Who doesn’t love a fairy tale retelling? Part of the universal appeal of fairy tales is that they were never a static form, at least not as an oral tradition. Re-tellers have used these archetypes and modes to spin new variations ever since these stories first came to the page. Angela Carter once said that “Ours is a highly individualized culture, with a great faith in the work of art as a unique one-off…. But fairy tales are not like that, and nor are their makers.” We can find fresh insight into our own lives and connections through these age old tales. This panel will focus on a variety of approaches in reconstructing fairy tales with a modern bent, both in their favorite respins and in their own work.
|Friday 7:00 pm: Taxonomy of Fantasy (Ends at: 7:55 pm) Truman
Panelist:Craig L. Gidney, J. L. Gribble, Lawrence Watt-Evans
Urban Fantasy, Paranormal Romance, Dark Fantasy, High Fantasy, Epic Fantasy, Mythic Fantasy, etc. How many types of fantasy are there? Readers’ tastes evolve over time. Which types of fantasy are currently the most popular, which are becoming less popular, where is fantasy headed and why?
|Friday 9:00 pm: If I Ran the Studio (Ends at: 9:55 pm) Washington Theater
Panelist:Sarah Avery, Craig L. Gidney, Will McIntosh, Sherin Nicole (M)
What books and stories would you adapt to film? Live action or animated? Why do film studios insist on optioning novels when short form fiction is really the ideal length for being adapted to film? Which series or stand alone book that hasn’t been adapted for the big screen or television would you like to see made?
|Saturday 10:00 am: I Hate Myself For Loving You (Ends at: 10:55 am) Monroe
Panelist:Alyssa Wong, Jonathan Edelstein, Jim Freund (M), Craig L. Gidney
Guilty pleasures and secret fandoms
|Saturday 4:00 pm: Stalker vs. Love Interest (Ends at: 4:55 pm) Jackson
Panelist:Alyssa Wong, Jeanne Adams, Craig L. Gidney, Sherin Nicole, A.C. Wise (M)
Given changing cultural norms is the handsome prince engaged in romantic pursuit or is he a creeper?
|Saturday 5:00 pm: Political Dynamite (Ends at: 5:55 pm) Monroe
Panelist:Craig L. Gidney, Larry Hodges, Mark Laporta, Joan Wendland
Writers and editors talk about how they address current events in their work and in social media–and what they don’t.
|Saturday 7:30 pm: Mass autographing (Ends at: 8:55 pm) Eisenhower
Panelist:Nancy Kress, Alyssa Wong, Danielle Ackley-McPhail, Jeanne Adams, Catherine Asaro, T. Eric Bakutis, Stafford Battle, Jonathan Brazee, Jack Campbell – John G. Hemry, Neil Clarke, Doc Coleman, Wendy S. Delmater, Tom Doyle, Kelly Dwyer, Deidre Dykes, Andrew Fox, Jim Freund, Charles E. Gannon, Craig L. Gidney, Carolyn Ives Gilman, J. L. Gribble, Bjorn Hasseler, Inge Heyer, Larry Hodges, David Keener, Barbara Krasnoff, Mark Laporta, John Edward Lawson, Edward M. Lerner, Will McIntosh, Mike McPhail, Bernie Mojzes, James Morrow, Kathryn Morrow, Lawrence M. Schoen, Darrell Schweitzer, Alex Shvartsman, Jack Skillingstead, Alan Smale, Joe Stech, Michael A. Ventrella, David Walton, Jean Marie Ward, Lawrence Watt-Evans, Joan Wendland, Steven H. Wilson, A.C. Wise, Allen L. Wold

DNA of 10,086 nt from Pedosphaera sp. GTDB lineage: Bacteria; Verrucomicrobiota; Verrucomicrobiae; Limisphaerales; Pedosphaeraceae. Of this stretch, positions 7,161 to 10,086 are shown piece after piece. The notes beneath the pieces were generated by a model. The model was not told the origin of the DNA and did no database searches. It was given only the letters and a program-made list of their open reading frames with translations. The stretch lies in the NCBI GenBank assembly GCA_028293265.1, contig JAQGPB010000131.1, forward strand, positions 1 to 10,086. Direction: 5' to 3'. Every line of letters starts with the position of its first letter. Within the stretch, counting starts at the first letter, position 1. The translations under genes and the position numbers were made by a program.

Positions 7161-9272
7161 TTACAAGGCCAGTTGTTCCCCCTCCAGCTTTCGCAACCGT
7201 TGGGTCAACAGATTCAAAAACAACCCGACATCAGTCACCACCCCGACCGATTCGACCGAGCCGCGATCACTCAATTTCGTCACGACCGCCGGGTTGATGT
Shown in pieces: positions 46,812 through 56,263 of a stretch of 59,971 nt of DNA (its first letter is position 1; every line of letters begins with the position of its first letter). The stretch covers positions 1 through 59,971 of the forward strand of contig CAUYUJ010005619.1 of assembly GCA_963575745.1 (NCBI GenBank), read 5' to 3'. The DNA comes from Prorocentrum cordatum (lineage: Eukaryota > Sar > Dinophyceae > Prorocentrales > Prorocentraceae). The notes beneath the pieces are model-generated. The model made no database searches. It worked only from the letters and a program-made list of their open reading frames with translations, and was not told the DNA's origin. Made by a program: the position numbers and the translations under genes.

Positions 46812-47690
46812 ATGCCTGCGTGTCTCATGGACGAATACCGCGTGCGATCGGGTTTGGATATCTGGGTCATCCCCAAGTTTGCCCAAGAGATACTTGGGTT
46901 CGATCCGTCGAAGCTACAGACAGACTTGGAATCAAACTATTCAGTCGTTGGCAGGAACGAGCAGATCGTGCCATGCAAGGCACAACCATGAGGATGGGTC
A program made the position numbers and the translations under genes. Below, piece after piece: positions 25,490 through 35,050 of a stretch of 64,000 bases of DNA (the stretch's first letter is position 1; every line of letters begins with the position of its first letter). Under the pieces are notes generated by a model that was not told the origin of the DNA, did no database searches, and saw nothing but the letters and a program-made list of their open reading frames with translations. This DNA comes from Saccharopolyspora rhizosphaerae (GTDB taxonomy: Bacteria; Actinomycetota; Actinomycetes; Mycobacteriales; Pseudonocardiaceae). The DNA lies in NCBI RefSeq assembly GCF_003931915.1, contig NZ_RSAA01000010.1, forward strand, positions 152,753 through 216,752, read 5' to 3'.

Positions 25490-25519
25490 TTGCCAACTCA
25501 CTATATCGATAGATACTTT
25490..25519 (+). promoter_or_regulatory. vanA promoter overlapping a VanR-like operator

|Sunday 10:00 am: 50 Years of The Last Unicorn (Ends at: 10:55 am) Jackson
Panelist:Mary Fan, Craig L. Gidney (M), Yosef Lindell, Darrell Schweitzer
It’s been 50 years since Ballantine published Peter S. Beagle’s Th Last Unicorn. Panelists will discuss the book, what it meant to them and its enduring popularity.
|Sunday 12:00 pm: Black Panther (Ends at: 12:55 pm) Washington Theater
Panelist:Craig L. Gidney, John Edward Lawson, B. Sharise Moore, Irette Y. Patterson, K. Ceres Wright (M)
The impact of the movie and the comics. The movie was huge. Nnedi Okorafor has just announced she’s writing the new Shuri comic and Ta-Nahesi Coates has written for Black Panther as well. Panelists discuss the cultural significance of Black Panther.
|Sunday 1:00 pm: Stories Lacking in Traditional Plot Structure (Ends at: 1:55 pm) Jackson
Panelist:Wendy S. Delmater, Craig L. Gidney (M), David Stokes
How to approach stories with experimental structure or structures that don’t always follow traditional narrative storytelling such as travel guides, lists, stories via instruction manuals, slice of ice or mood pieces
|Sunday 2:00 pm: Why Do We Like Being Scared (Ends at: 2:55 pm) Truman
Panelist:Craig L. Gidney, Hildy Silverman (M), Michelle D. Sonnier, Kenesha Williams
Fear probably developed as a survival mechanism. We fear things that might hurt us. Yet many read horror, go to slasher films, ride roller coasters, and climb cliffs. Why? What does this say about us and our psyches?
|Sunday 4:00 pm: Resistance is Never Futile (Ends at: 4:55 pm) Monroe
Panelist:Tom Doyle (M), Aaron Emmel, Craig L. Gidney
What science fiction and fantasy can teach us about being advocates and activists in fraught times. What should the allegorical protest literature of our time look like?
I am over the moon to announce that my novel, A Spectral Hue, will be published next year by Word Horde. Thanks to the publisher, Ross E. Lockhart, for taking on this weird novel of Outsider Art, ghosts, and divine inspiration. I would also like to thank the participants of the Wyrd Words workshop for their valuable suggestions and insight.
Huzzah! I’m joining the Horde!